After dinner, the First Lady’s brother, Craig and his family along with the President’s sister, Maya and her family, will join the
president to watch election night returns, says a corrected pool report. (updated at 6:55 pm)
Tuesday 6:26 p.m.
New York magazine has provided a useful service for political junkies. It’s posted what it calls “An Exhaustive Collection of Presidential Pundit Predictions.”
There they are for all the shame or glory: Dozens of prominent commentators, plus a few of the top pollsters, predicting not only who’ll win the presidential race, but also the margin of victory in the popular vote and by how many electoral votes. It's sort of like picking your “sweet sixteen” for college basketball’s "March Madness," only for nerds of a different subject.
Writes Adam Pasick for New York magazine’s “Daily Intel”:
Every four years, our nation falls under the sway of a tribe of political Brahmins who boast of their ability to tell us who is going to be president, and why. The moment the election is over, the magic spell of the pundit (from Sanskrit: someone who is erudite in various subjects; thanks Wikipedia!) is broken, and we can all wallow in the very wrongness of all but a very few of them. So, to prepare for that lovely moment of schadenpunditfreude, Daily Intel has collected all known predictions by the political chattering class from our Instant Politics participants, the Washington Post, the Awl, the Blaze, and Twitter, among other sources, tabulated by electoral and popular vote prognostications for your convenience. Whatever happens, make sure to get your gloating in quickly. As Hot Air's Ed Morrissey told us: ‘If I'm wrong, this e-mail will self-destruct in five campaign-commercial seconds.’
-- Brad Knickerbocker
Tuesday 5:55 p.m.
CBS says exit polls show the economy is the top issue, health care is a distant second.
The official CBS News twitter site is offering some early details from the national exit poll conducted by the major networks and wire service as voters left precincts.
The economy was seen as the most important issue for 60 percent of those surveyed, CBS says. Health care was a distant second, ranking most important for 17 percent of those who responded to questions, while concerns about the federal budget deficit were most important for 15 percent of today’s voters.
When asked which economic issue mattered most to them, 40 percent of those who took part in the exit poll mentioned unemployment. Close behind was the issue of rising prices, the most pressing economic concern for 37 percent. Tax issues were in third place, cited as most important by 13 percent.
Tuesday 5:40 p.m.
What if the electoral college ends in a 269-269 delegate tie? Ugh!
"If the latest polls are right, President Obama could lose the popular vote on Election Day, yet score big in the Electoral College, racking up well beyond the 270 votes needed to win the presidency. The GOP's Mitt Romney has a steeper path to victory that requires a near sweep of 2012 battleground states.
But there are at least five combinations of wins and losses in toss-up states that could also produce a tie, 269 to 269, when the Electoral College convenes on Jan. 6. It's also possible that one or two so-called "unfaithful electors" could vote contrary to the results in their state.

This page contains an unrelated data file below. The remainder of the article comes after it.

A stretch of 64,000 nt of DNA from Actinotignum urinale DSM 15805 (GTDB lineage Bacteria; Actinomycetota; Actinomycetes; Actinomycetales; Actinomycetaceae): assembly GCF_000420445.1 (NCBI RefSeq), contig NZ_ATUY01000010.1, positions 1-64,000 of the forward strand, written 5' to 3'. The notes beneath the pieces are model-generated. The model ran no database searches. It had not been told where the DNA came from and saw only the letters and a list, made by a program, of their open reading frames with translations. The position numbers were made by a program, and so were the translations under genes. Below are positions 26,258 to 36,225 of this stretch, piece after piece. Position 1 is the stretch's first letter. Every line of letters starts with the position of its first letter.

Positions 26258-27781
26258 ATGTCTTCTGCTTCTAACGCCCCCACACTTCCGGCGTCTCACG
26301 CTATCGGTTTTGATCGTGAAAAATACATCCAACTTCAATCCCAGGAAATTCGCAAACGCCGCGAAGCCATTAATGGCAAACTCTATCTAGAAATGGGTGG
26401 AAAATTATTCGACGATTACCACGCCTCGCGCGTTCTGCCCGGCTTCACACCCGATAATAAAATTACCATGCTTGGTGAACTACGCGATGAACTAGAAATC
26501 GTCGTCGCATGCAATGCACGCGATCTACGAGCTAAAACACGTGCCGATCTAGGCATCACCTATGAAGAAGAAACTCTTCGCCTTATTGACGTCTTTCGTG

In such a case, a Congress widely viewed as dysfunctional would choose the next occupant of the White House, with no requirement to respect the popular vote," writes Gail Russell Chaddock.
Check out Ms. Chaddock's look at four ways the presidential race could end in 269-269 tie.
Okay, but what happens if both candidates get the exact same number of votes in a swing state? Randall Munroe, creator of the popular webcomic xkcd, explores this unlikely outcome in his "What If?" series. He found that, in most of the swing states, the outcome would be determined randomly, by drawing lots. He calculates that the odds of this happening in one state is about 1 in 100,000. The odds of this happening in all nine states is about one in a quattuordecillion, that is, a 1 followed by 45 zeroes.
Tuesday 5:35 p.m.
Do you need a photo ID to vote in Pennsylvania?
As The Christian Science Monitor reported last month, a federal judged ruled that "election officials may continue to ask prospective voters to show photo ID at the polls, but that each vote must be counted regardless of whether a valid photo ID is presented.
The judge said that any voters lacking proper ID would be given the opportunity to cast a provisional ballot that could be verified and counted within six days of the election."
In Pennsylvania, there were reports today of election workers nonetheless demanding photo ID from voters, according to Philadelphia-based election watchdog the Committee of Seventy.
Outside one polling place in the Pittsburgh suburb of Rochester, an election worker shouted to a line of voters to "have your ID ready," the Pittsburgh Post-Gazette reported.
Poll watchers reported other problems around the state in the first few hours of voting, including Republican inspectors being denied access to polling places in Philadelphia.
Democrats had won the past five presidential elections in the state, including President Barack Obama's win four years ago, but a strong, late push by Republicans raised the level of drama. Pennsylvania has 20 electoral votes, the fifth-most of any state, as the Associated Press reports.